Despite all the controversial views, the inclusion debate must not be allowed to split into advocates and opponents, as is often the case at present. Humanisation of education means that the debates within pedagogy and educational policy must focus exclusively on which organisational form of teaching and learning and which didactic measures can be used to promote the development of the respective pupil in relation to his or her individual prerequisites. Inclusion at school cannot solve the problem of the social exclusion of people. Nevertheless, it seems to be possible that “a successful inclusive education could (…) contribute to a more tolerant and open society – towards people from another country as well as towards people with disabilities.” (Graumann, 2018, p. 282).
A disability is of course different from other forms of diversity and cannot simply be considered as a cross-cutting issue along ethnic and religious lines, language and culture, etc. (Winzer, & Mazurek, 2017, p. 225). The two terms inclusion and integration are often used in the same breath (integrative inclusion), and there is also talk of “Inclusion’s confusion” (Gilham, & Williamson, 2014). On the one hand, the independence of the two concepts is to be seen, on the other hand they stand in an original, undeniable connection to each other.
In the specific context of this article, we will deal further with aspects of (inter-)cultural integration, also with the increasing cultural heterogeneity, which since 2015 has been especially, but not only, valid for Germany and some other Central and Western European Countries.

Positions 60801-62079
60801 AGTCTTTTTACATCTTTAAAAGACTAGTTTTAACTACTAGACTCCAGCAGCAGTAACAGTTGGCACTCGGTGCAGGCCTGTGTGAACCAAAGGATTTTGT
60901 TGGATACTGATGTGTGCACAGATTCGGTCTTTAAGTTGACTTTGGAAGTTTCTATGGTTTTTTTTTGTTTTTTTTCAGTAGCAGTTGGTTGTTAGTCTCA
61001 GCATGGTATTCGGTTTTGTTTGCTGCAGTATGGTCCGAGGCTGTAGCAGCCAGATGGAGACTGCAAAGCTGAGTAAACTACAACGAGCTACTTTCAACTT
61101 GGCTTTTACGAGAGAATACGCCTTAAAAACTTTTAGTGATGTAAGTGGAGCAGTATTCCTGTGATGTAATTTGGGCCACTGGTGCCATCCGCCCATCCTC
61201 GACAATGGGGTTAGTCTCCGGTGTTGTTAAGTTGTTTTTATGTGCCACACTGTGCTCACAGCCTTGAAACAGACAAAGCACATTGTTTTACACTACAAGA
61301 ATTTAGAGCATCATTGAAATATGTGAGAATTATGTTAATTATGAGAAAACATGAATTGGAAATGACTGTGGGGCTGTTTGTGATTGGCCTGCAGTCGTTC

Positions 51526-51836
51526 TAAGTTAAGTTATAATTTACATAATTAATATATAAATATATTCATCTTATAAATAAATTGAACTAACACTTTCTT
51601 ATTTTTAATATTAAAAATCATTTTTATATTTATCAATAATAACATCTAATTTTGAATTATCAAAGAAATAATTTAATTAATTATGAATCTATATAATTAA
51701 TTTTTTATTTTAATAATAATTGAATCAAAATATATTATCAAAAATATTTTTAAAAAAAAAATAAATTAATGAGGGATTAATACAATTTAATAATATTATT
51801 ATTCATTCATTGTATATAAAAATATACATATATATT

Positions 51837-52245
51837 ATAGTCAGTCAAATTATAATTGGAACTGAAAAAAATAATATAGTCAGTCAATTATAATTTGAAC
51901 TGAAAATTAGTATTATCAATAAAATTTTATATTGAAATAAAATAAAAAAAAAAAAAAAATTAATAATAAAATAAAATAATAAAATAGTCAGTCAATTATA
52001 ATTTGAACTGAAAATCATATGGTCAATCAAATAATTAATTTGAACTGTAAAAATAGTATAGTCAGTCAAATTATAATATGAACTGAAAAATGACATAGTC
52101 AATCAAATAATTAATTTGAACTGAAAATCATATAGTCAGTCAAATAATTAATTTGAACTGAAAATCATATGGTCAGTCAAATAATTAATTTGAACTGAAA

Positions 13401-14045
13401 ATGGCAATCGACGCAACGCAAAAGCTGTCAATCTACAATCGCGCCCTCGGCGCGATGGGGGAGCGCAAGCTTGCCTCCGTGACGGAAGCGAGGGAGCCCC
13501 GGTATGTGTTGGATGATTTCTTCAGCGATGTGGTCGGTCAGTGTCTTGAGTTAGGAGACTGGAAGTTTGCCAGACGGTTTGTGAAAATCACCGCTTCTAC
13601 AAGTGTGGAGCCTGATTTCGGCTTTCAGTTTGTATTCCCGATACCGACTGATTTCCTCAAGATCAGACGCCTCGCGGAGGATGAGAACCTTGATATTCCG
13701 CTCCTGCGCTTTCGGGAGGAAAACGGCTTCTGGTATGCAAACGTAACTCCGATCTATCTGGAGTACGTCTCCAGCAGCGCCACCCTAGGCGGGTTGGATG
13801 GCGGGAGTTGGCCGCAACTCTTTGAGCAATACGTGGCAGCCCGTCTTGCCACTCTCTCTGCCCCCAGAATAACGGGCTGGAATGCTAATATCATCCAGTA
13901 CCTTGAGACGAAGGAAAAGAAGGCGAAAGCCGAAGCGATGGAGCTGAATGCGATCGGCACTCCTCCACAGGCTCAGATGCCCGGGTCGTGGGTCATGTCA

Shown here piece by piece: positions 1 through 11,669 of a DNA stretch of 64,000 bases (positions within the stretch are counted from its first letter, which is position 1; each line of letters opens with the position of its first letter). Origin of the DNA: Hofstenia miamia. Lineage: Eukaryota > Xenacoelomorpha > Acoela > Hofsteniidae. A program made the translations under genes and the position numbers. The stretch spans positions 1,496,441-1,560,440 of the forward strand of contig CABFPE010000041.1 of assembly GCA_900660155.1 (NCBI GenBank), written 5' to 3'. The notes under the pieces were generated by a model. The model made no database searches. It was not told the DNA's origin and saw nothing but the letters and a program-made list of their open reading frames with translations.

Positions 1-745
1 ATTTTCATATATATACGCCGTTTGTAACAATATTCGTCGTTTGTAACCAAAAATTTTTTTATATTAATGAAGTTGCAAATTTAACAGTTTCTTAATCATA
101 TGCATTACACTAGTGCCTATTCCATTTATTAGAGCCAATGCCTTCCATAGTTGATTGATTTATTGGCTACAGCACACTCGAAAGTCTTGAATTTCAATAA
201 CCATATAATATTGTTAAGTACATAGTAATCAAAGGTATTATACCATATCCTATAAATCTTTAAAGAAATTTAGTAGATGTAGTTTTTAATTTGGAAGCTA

Migration, integration and intercultural education
In addition to the processes of globalization, internationalization, social transformations, economic protectionism that are already taking place, migration movements pose a particular challenge in the context of humanizing education. Many people from crisis and war zones in Africa and the Middle East are still looking for help and protection in Germany, Italy, Spain, France, and other European countries. They hope for asylum, cultural and religious tolerance, and improved prospects. However, in the societies of the host countries they are often faced with populist right-wing movements, irrational intolerance, ignorance, xenophobia and even aggressive actions in particular against refugees (Golz, 2015, p. 132). Diffuse nationalist and xenophobic positions stir up sentiments mainly against an alleged “islamization of the occident”, associated with “a frightening lack of information (…) about the real cultural and ethnic composition of the population”. The alleged threat to national identity through cultural and extremist alienation and the frustration with social problems, etc. “is being exploited for blind hatred of anything foreign as well as refugees, asylum seekers and other marginalized people in society” (ibid.).
However, we also see that the overwhelming majority of the German population, for example, still advocates a reasonable immigration policy (e.g. following the Canadian model) and considers the reception of refugees and asylum seekers to be not only a humanistic duty but also an enrichment for an aging society and the commercial future.
Humanization of education is also peace education which should not just focus on schools, but uncover and not ignore the current social and economic causes of xenophobia and nationalism located primarily in the middle and older generations. There are new (gerontagogic) challenges, to empower older generations for contemporary and reasonable debate of cultural and religious differences (Marschke, 2005). The real socio-psychological, economic, media and other causes for ideological aberrations need to be explained comprehensively and the results of an open democratic discussion be used for the consolidation and the benefit of human, democratic societies.